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Question History!
From : u99143
To : saintly
User Comment : good job. thanx for the effort u took to reply my query.
Rating :
Message Status : Public

[08-23-2000] u99143 : I would like to know more about ATM, i.e., Asynchronous Transfer Mode. ?
[08-26-2000] saintly :

ATM is a relaying protocol designed to offer both reliable and fast broadband (high-capacity) to packet data. Well... actually, ATM (Asynchronous Transfer Mode) is just the international standard for the class of packet-relaying technologies known as cell-relay. There are three other packet-relaying protocols; Frame Relay (very similar to ATM), SMDS and MAN. ATM is the standard for Broadband ISDN (BISDN) and shares ISDN's features and benefits.

The technology was invented in the late 1960s. What it boiled down to was that the current technology in use, TDM (Time-Division Multiplexing) worked by assigning everyone that wanted to use the same network cable a time slot to work in. This had the bonus for applications in that they were gauranteed the cable for that time period and could rely on their data to get there quickly. However, they also wasted tons of bandwidth doing nothing for most of the time. Cell Relay was supposed to work by breaking the data down into huge chunks and labeling each with a "virtual circuit" identifier. This required more hardware time, memory and resources - but it worked much better for computers that transmitted data in bursts. Unfortunately, the state of 1960s technology meant that the extra hardware overhead required made cell-relay infeasible.

The technology made cell-relay possible in the late 1980s and became more and more popular ever since. It breaks data down into huge (53 byte) blocks for transmission over very high-speed network cables (like fiber-optic cabling) for transmission and works well for both time-sensitive (data packets must get to the other end quickly) and loss-sensitive (data packets must get there reliably) applications. It comes with some handy tricks, like support for multiplexing (pretending that the same physical network connection is really a whole bunch of them) and switching (fast routing of data to the intended destination).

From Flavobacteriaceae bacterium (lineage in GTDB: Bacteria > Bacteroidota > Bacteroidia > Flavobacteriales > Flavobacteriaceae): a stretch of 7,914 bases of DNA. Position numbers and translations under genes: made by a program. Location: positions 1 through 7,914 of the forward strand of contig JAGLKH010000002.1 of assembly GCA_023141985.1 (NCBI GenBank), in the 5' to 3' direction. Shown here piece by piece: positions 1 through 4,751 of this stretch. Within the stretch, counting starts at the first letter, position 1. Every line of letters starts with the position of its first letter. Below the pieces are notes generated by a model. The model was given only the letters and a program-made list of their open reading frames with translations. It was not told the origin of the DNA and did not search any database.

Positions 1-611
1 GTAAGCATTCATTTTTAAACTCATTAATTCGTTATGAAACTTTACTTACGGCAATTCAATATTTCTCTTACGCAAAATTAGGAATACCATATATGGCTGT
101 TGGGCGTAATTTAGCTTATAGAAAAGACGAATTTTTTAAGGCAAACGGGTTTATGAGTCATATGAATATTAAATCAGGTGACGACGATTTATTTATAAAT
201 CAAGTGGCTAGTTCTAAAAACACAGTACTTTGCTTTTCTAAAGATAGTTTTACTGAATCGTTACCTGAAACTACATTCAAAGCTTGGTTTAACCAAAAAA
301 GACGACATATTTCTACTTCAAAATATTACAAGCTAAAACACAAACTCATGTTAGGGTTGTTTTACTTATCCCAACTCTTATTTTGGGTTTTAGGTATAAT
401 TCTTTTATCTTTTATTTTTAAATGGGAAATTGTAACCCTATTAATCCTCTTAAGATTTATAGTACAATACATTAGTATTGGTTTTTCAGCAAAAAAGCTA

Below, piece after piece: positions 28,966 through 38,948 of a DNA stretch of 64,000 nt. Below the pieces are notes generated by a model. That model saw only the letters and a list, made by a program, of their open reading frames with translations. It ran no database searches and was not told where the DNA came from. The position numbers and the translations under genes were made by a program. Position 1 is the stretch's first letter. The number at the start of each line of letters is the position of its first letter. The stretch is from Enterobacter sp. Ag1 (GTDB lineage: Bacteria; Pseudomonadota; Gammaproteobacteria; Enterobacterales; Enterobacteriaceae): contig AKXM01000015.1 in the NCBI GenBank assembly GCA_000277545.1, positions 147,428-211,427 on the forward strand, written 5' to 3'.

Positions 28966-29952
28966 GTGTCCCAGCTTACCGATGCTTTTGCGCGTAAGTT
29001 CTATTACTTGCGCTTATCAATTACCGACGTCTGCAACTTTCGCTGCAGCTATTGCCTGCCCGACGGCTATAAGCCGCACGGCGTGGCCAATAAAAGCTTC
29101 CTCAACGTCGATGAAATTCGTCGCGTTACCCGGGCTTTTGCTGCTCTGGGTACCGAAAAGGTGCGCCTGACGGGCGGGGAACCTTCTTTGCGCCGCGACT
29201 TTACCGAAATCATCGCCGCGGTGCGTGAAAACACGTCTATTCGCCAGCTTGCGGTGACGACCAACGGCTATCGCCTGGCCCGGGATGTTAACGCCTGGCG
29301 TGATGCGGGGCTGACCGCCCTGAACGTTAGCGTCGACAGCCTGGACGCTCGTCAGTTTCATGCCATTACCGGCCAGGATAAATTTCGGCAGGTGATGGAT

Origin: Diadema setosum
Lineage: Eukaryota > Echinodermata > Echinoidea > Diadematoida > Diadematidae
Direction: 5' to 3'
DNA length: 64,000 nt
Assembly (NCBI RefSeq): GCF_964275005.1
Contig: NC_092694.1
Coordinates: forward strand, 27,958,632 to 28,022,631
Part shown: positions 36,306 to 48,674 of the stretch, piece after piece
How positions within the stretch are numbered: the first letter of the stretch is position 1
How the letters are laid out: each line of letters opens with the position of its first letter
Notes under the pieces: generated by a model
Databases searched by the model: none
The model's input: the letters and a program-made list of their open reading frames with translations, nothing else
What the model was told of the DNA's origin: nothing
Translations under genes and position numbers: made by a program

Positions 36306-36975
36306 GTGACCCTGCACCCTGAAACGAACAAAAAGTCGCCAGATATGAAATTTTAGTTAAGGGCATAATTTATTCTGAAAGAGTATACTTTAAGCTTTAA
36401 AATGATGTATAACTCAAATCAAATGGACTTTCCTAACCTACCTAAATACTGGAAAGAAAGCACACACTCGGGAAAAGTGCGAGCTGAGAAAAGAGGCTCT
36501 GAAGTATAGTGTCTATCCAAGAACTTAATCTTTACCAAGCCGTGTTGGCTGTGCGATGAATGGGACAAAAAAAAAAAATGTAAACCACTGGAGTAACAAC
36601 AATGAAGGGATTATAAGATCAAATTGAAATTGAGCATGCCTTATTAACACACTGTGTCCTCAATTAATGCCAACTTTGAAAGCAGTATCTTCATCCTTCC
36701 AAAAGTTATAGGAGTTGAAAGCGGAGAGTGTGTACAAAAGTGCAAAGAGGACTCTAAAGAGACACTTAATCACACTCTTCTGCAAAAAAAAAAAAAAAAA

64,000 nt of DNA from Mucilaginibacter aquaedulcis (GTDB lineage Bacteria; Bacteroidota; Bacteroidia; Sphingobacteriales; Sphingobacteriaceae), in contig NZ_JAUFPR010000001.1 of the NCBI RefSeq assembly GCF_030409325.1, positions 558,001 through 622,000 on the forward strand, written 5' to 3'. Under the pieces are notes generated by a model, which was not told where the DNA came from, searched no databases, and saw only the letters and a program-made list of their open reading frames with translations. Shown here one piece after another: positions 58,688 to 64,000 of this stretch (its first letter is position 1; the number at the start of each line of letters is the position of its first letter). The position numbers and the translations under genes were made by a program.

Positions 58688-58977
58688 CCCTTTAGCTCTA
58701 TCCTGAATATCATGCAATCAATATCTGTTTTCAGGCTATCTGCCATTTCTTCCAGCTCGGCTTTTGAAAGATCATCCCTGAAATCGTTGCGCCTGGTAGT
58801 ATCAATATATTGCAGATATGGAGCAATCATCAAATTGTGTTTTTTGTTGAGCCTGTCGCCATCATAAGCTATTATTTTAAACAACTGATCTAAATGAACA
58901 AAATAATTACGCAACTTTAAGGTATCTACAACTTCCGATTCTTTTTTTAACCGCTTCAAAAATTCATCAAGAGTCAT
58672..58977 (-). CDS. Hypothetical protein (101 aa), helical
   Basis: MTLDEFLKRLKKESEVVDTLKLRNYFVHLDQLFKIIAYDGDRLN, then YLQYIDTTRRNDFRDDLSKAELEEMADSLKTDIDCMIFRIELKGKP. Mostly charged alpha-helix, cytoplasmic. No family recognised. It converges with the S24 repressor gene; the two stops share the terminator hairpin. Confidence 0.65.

Between the 1960s and the 1980s the alternative technology was packet-switching. Unlike fixed-size cells, it attempted to attach routing labels to variable-length data (packets). The best example of this are the X.25 switches we all know and love. Packet routing tends to be much slower and has a higher lag time. After ATM was introduced, packet switching started looking worse and worse. Some people grumbled about switching (particularly IBM) but most people came around eventually.

ATM is usually implemented as the backbone network connecting lots of local LANs together. It provides point-to-point connections (whereas a LAN is a single shared resource that any connected device can use to send to any other connected device). Individual ATM stations or switches derive their address (equivalent to an ethernet MAC address) from a large hierarchy based on what it is attached to.

ATM compares well to Frame Relay. Frame Relay is more efficient at using the bandwidth, but ATM provides support for multiple services much better, and is easier to add to. Being newer, however, it requires newer hardware to implement and is probably more expensive. Unlike X.25, IP, Frame Relay and SMDS (a more complex cell-relaying protocol) which can only send data, ATM allows you to simultaneously transmit Voice, Data and Video all over the same line.

Does this help get you started? Other good pages to track down more info are:
A good primer on ATM with history and overview
Comparisons of ATM to other high-speed technologies
Hey look! It's IBM, selling ATM products! That's a switch <duck and run - bad joke, I know>!
Good comparison of Frame Relay to ATM
A lot of FAQs and links to other ATM technical references and more info
An ok tutorial, assuming you already know lots about ATM.

Hope that helps! Let me know if you need more info...
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